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Rugby is a rough sport but it requires very little protective gear. That’s why one in four players can expect to be injured during a season.
So IBM is helping teams such as the Leicester Tigers in the United Kingdom to use predictive analytics to understand and reduce the injury rate for rugby players. As more and more money is at stake in pro sports, the science of analysis is proving its worth. It’s a lot like how general manager Billy Beane introduced the Oakland A’s to analytics in Moneyball, and now these concepts are spreading to many different industries.
Losing a player for an extended period can hurt a team on the field and reduce ticket sales. The Leicester Tigers have held the English championship title nine times and have won the European Heineken Cup twice. They use the analytics to grow and retain talent, measure performance, optimize tactics, and detect risk. To do that, they use Big Blue’s software to figure out the risk of injury to players and create personalized training programs for players at risk.
Unlike spreadsheet-based statistical solutions, IBM’s predictive analytics software is designed to enable Leicester Tigers to broaden and deepen the analysis of both objective and subjective raw data, such as fatigue levels and game intensity levels, for all 45 players in the squad.
The software can predict both injuries for individuals and when a player is likely to cross a threshold. If a player’s fatigue level is high and the intensity of the training is as well, the player is more likely to get hurt. Altering the training just in time is important.
“Our team has always been proud of challenging at the top of national and European rugby competitions, but it gets more competitive every year and our focus must be on helping our players stay injury free for longer,” said Andrew Shelton, head of sports science for the Tigers. “There is a tremendous value to be gained by retaining experienced players within the squad and we are confident that, by adopting IBM predictive analytics, our team will be able to leverage data about the physical condition of players for the first time and considerably enhance our performance.”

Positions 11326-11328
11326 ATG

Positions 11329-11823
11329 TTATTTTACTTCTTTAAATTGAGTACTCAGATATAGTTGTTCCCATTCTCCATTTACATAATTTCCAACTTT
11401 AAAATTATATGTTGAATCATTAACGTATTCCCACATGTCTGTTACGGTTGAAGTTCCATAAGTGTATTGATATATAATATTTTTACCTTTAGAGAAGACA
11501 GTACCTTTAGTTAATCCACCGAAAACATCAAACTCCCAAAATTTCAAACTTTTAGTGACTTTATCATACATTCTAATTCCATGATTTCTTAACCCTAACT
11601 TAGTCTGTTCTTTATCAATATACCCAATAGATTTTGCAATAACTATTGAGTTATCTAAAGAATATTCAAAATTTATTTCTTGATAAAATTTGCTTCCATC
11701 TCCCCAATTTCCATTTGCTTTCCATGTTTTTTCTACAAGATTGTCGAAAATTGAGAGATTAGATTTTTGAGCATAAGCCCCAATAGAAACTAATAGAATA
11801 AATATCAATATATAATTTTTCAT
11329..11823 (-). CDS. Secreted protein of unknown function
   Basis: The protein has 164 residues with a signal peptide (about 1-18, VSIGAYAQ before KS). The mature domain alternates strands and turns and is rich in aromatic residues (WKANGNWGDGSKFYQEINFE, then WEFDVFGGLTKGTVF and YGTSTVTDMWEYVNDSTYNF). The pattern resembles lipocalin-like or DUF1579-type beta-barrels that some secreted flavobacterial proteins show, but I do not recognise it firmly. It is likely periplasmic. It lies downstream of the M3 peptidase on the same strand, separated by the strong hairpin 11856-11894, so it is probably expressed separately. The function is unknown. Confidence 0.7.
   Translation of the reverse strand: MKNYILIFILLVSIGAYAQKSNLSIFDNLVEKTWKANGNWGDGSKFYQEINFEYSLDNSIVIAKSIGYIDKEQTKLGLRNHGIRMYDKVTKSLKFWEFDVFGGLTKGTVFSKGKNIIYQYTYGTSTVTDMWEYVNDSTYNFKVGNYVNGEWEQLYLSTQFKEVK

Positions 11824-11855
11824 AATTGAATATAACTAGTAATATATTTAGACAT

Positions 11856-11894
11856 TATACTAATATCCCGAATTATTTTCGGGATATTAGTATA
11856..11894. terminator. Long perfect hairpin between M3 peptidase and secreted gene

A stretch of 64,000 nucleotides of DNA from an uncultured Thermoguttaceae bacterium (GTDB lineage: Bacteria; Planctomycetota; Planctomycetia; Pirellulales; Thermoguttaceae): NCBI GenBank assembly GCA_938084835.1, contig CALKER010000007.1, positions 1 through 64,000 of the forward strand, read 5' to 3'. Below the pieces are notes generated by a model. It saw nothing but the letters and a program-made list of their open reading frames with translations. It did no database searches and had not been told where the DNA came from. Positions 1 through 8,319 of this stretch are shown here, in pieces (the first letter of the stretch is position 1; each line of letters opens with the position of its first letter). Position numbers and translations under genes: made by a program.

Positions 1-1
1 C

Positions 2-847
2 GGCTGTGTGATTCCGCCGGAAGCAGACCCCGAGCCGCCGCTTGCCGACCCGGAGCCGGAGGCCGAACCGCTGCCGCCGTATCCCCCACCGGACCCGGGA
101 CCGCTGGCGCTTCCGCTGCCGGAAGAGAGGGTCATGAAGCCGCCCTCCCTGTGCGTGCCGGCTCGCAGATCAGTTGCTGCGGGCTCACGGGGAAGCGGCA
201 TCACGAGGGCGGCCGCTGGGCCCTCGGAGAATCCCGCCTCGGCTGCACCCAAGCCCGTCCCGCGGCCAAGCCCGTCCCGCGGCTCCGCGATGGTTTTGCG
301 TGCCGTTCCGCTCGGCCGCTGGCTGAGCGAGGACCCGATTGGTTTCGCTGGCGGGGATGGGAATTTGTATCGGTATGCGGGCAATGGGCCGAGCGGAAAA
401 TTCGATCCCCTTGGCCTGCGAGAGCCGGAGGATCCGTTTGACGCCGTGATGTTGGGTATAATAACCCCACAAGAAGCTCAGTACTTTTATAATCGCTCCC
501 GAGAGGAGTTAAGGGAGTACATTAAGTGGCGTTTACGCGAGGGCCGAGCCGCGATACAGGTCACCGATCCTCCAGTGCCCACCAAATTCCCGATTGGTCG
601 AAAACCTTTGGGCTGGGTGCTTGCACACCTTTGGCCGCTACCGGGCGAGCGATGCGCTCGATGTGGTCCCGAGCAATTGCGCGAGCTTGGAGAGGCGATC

The analytics also pore through psychological player data. Away games cause higher stress levels than home games, and social or environmental stress can hurt a player’s performance.
“Sport is no longer just a game, it’s becoming more and more a scientific undertaking which is driven by data and numbers,” said Jeremy Shaw, IBM’s business analytics lead for media and entertainment. “Gone are the days of relying on raw talent and gut instinct to succeed. We are delighted that Leicester Tigers has chosen IBM analytics to not only help protect the health of its players but also improve the team’s performance and stay ahead of the competition.”
IBM’s analytics business has 9,000 consultants and 400 researchers.
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